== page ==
[an error occurred while processing this directive]
|Chapter Six: DNA, RNA, and Protein Synthesis|
Chemical analyses by scientists revealed the general chemical composition of nucleic acids (DNA and RNA): they are composed of nucleotides. A nucleotide consists of a phosphate group, a five-carbon sugar (deoxyribose in DNA and ribose in RNA), and a nitrogenous base bonded together.
Each nucleotide in a DNA molecule has one of four nitrogenous bases: adenine, guanine, thymine, and cytosine. The first two are called purine bases because their structure consists of two rings of atoms. The latter two are known as pyrimidine bases, since they have a single ring of atoms. RNA has three of the same nucleotides, but instead of thymine, RNA has uracil, another pyrimidine base. RNA will come back later, but for the remainder of this section and the next few sections, we will discuss only DNA.
Knowing what DNA is composed of is only half of the mystery, as scientists still could not work out the physical structure of the molecule. In the 1940s, Erwin Chargaff made an important discovery which had significant implications regarding the structure of DNA. He found that a DNA molecule contains about the same amount of adenine as thymine, and about the same amount of cytosine as guanine. This countered an earlier suggestion that the four bases existed in equal amounts in the DNA molecule.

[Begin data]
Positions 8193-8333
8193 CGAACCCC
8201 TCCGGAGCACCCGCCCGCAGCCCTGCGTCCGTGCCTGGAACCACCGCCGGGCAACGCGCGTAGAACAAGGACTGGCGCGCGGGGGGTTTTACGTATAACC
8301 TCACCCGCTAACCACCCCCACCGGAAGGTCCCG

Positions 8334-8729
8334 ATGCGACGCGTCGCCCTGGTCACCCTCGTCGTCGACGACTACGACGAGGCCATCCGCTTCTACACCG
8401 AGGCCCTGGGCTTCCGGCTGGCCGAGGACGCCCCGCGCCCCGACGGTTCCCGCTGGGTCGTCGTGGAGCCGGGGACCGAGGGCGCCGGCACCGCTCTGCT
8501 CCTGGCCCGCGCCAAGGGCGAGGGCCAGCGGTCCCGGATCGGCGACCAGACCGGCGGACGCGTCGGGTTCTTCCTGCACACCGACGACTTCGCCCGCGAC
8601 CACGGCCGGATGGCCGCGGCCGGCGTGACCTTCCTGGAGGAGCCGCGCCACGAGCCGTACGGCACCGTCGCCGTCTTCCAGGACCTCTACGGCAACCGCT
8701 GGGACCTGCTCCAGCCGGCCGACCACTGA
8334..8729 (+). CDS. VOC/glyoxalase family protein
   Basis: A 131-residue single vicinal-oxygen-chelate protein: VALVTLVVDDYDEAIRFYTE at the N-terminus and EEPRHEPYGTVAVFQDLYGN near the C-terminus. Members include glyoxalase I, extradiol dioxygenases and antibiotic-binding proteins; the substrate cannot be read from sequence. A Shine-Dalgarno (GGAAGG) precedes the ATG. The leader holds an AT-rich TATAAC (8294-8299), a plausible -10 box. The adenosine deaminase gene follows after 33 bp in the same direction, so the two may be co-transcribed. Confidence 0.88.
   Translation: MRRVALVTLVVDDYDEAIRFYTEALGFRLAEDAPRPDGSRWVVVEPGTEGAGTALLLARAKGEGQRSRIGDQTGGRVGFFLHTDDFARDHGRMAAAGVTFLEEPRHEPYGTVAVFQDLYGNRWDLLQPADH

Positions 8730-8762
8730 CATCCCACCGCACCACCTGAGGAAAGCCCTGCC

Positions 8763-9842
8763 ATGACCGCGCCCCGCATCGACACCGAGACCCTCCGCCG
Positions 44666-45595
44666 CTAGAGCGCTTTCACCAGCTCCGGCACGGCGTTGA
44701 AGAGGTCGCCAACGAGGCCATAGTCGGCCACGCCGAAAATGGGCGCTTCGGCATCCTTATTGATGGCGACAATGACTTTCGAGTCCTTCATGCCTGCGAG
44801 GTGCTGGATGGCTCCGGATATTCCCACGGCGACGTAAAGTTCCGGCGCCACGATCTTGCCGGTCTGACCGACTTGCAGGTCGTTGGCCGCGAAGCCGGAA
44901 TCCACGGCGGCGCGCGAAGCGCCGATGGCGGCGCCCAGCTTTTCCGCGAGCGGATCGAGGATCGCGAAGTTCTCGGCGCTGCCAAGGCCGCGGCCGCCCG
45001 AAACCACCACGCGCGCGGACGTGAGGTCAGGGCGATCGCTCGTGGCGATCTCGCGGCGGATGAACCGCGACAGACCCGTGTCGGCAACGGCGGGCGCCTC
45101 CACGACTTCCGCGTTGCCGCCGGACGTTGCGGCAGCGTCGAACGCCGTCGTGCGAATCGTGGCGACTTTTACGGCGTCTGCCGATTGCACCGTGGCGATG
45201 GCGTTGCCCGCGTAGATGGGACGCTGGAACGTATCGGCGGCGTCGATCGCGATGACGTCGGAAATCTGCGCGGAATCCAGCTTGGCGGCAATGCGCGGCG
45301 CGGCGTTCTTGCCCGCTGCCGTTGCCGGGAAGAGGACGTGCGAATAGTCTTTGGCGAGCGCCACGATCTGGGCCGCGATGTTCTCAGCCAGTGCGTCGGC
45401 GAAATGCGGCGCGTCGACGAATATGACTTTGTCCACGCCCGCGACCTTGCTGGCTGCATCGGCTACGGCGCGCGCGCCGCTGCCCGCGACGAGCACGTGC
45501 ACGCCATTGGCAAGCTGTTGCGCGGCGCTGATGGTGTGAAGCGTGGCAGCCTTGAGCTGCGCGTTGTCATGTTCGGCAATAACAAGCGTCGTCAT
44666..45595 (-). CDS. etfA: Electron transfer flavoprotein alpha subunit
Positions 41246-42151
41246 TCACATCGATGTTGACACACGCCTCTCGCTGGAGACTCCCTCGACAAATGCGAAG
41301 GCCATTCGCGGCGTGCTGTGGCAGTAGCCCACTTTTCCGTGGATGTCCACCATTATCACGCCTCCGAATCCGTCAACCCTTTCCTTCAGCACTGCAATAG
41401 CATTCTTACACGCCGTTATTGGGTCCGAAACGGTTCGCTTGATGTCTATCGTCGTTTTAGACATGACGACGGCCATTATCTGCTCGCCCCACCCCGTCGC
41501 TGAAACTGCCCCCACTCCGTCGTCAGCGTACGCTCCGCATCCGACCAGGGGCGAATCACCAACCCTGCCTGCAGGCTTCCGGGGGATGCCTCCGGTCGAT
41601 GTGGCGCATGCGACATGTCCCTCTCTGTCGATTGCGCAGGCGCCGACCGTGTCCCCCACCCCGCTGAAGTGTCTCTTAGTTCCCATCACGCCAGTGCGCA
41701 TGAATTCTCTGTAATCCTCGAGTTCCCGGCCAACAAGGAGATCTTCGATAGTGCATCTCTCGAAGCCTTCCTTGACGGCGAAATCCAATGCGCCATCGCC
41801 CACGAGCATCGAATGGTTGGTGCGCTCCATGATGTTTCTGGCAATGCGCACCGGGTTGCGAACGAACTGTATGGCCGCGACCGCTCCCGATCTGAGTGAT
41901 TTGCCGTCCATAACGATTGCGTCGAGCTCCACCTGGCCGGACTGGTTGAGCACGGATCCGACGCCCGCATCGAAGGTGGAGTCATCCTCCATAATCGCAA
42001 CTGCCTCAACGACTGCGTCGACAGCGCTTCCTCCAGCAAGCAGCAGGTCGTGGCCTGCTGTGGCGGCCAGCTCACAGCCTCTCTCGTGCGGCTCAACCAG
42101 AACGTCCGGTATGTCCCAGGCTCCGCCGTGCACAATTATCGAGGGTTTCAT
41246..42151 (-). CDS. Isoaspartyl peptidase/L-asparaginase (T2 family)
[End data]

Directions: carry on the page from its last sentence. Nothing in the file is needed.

One final point about DNA's structure is that the opposite sides of the helix are said to be antiparallel. That means that they run in opposite directions. At the very end of each side of the molecule is, of course, a nucleotide. At one end, the phosphate group is the very last molecule, while at the other end, the sugar molecule is the last one. Scientists have dubbed the end with the phosphate group the 5' end (read "five prime"), and the end with the sugar the 3' end. Since the sides of the helix are antiparallel, the 3' end on one side of the ladder is opposite the 5' end on the other side.